- [Instructor] What is compositing? Loosely, it's the combining of two or more visual elements into a cohesive image. As an example, compositing in its simplest form is placing one image on top of another, like adding a layer of text onto a picture or drawing a goofy mustache on a selfie. Building up smaller components like text, still images, and live action footage to create a more complex composition is often the end goal that could not be achieved otherwise. Here, we'll take a look at an overview of some of the key concepts and terminology associated with compositing and how they fit within the realm of motion graphics.
So here are some key concepts. We have mattes, rotoscoping, keying, blending modes, and tracking. Mattes are used to isolate one portion of an image. It essentially cuts out the portion of a picture that you want to use or throw away. In After Effects, mattes can be generated a number of ways, including creating a mask directly on a layer, or by having one layer reference the transparency of another. That's a method called track matting. You can use keying effects or the rotobrush tool. No matter how the matte is derived, use of mattes make it possible to isolate part of an image to layer on top of other pieces.
Rotoscoping is the process of essentially tracing over an area of footage you wish to isolate. The end result is the generation of a matte by use of an animated mask. Keying, this is another method to generate a matte by creating transparency over the range of a certain color. Green screen or blue screen keying allow us to take any area on our footage that is that color and eliminate it, which results in everything else becoming isolated. Blending modes. After Effects allows one layer's pixels to interact with the layers below it, using the color and brightness of the pixels and combining it mathematically.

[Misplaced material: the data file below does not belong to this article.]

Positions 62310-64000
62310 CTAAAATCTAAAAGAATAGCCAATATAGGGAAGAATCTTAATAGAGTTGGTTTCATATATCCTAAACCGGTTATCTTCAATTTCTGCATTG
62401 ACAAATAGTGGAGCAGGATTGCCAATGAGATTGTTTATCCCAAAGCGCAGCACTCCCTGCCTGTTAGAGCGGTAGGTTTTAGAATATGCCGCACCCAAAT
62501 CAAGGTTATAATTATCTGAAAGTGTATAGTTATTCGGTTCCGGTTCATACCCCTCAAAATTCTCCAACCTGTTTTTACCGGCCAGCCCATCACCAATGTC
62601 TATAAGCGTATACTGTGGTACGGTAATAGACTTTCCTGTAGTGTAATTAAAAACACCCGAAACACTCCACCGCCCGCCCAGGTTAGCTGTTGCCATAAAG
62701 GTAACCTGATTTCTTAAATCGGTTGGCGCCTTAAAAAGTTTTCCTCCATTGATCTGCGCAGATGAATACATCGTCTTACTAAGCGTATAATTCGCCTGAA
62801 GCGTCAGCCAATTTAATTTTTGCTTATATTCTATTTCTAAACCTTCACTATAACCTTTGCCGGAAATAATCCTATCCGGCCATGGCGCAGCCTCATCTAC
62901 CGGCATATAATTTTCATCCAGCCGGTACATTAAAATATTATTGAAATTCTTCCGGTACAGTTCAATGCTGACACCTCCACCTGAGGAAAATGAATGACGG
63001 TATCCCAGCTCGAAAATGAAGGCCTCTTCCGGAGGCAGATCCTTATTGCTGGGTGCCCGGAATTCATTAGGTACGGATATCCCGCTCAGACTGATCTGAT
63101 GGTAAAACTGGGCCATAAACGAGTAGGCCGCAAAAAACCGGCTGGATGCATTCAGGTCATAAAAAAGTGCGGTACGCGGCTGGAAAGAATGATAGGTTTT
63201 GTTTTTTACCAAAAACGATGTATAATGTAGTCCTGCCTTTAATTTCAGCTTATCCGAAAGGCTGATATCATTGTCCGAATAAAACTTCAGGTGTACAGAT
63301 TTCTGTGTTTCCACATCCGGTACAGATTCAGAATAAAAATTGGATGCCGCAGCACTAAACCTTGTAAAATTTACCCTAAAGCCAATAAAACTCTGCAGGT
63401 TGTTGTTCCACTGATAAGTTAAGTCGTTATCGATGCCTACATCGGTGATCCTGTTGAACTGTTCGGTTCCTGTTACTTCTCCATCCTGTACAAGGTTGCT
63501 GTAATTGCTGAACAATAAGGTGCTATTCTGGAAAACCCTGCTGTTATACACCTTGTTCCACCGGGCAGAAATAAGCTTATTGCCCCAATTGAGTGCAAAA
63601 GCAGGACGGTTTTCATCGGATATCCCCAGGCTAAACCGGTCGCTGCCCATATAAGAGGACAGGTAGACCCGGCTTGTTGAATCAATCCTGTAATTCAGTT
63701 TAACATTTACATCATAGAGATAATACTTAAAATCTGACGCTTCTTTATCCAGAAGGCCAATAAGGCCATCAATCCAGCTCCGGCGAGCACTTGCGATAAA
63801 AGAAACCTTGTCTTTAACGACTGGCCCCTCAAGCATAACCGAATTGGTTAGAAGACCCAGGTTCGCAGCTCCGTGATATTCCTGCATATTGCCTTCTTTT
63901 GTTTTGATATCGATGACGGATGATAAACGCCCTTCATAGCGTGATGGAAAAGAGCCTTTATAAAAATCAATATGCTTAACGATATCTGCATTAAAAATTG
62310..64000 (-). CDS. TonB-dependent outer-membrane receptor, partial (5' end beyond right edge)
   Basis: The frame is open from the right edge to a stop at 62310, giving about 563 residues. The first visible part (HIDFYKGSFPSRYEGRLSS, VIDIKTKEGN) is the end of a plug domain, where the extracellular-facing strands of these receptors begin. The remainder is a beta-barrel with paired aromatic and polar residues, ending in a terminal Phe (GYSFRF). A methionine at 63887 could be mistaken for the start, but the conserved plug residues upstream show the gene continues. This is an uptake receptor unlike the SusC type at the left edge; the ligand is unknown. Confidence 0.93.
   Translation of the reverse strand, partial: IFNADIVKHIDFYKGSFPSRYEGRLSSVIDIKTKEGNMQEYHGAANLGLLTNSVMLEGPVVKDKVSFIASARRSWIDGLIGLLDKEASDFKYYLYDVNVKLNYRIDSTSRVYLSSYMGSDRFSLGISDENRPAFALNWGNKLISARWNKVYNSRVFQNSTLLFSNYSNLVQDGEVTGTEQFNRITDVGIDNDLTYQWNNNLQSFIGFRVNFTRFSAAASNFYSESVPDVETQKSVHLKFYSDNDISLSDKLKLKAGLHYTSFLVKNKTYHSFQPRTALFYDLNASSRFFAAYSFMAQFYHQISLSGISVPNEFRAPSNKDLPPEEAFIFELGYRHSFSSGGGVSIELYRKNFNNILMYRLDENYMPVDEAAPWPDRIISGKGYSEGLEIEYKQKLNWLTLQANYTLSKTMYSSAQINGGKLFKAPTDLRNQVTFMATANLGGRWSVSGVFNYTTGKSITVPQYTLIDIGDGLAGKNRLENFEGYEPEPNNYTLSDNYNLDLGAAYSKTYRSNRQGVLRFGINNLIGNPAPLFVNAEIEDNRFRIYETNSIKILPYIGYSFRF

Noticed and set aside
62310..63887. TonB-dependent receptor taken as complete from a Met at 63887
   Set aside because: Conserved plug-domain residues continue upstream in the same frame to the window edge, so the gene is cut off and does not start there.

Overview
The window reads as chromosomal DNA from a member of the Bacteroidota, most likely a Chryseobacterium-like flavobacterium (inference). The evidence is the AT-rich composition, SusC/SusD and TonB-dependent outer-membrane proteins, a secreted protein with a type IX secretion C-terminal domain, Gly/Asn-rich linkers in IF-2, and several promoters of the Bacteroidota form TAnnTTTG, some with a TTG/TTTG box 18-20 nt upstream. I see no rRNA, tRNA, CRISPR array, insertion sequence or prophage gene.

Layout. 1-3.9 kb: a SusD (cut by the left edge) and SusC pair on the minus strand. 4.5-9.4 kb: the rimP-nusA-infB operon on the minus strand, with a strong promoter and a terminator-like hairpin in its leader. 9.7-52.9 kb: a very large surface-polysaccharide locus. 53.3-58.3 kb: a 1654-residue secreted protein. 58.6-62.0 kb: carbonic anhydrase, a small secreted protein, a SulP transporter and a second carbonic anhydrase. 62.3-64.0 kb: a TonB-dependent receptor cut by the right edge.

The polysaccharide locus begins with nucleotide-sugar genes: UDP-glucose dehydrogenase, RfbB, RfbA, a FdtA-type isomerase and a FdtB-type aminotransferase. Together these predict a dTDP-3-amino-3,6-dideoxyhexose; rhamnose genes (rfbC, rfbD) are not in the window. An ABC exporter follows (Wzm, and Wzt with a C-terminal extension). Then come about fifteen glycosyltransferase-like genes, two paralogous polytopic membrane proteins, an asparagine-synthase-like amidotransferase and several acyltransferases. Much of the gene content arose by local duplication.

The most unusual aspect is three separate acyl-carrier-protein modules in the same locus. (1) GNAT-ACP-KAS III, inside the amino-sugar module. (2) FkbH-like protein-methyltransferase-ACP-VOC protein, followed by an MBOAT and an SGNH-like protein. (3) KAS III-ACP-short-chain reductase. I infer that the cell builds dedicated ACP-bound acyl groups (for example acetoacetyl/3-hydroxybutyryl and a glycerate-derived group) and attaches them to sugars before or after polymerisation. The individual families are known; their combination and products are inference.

These blending modes can often darken or lighten the overall image. Oftentimes in motion graphics, we'll want to have one element move around with another and while we can use parenting to link up to hand key framed animation, we need a different approach when using live action footage. Tracking is the process by which we could have After Effects follow the position, scale, and rotation of a given point in the footage. From here, we can use the tracked information to link up any other element. There are two methods of tracking, point and planar tracking.
Point tracking follows a particular pixel around the frame, while planar tracking uses planes in the footage to derive motion. In addition to tracking the motion of something in the footage, we can also track the camera used to create the footage. Camera tracking produces results that move an After Effects camera inside the software the same way the physical camera moved in the real world when acquiring the footage. One of the use of tracking to is to invert the results of a track and that way results in the stabilization of the motion. These are core ideas involved with compositing, and we'll explore a few of these further as it relates to motion graphics in movies to come.
- Working with shape layers, animation, compositing, and type
- Using Basic After Effects 3D
- Building a basic camera rig
- Using the Cinema 4D renderer
- Using Cinema 4D Lite
- Creating 3D text and 3D geometry
- Adding compositions to the Render Queue
- Recording multiple files with the Render Queue
- Using Adobe Media Encoder
- Using prerenders
- Collapsing transformations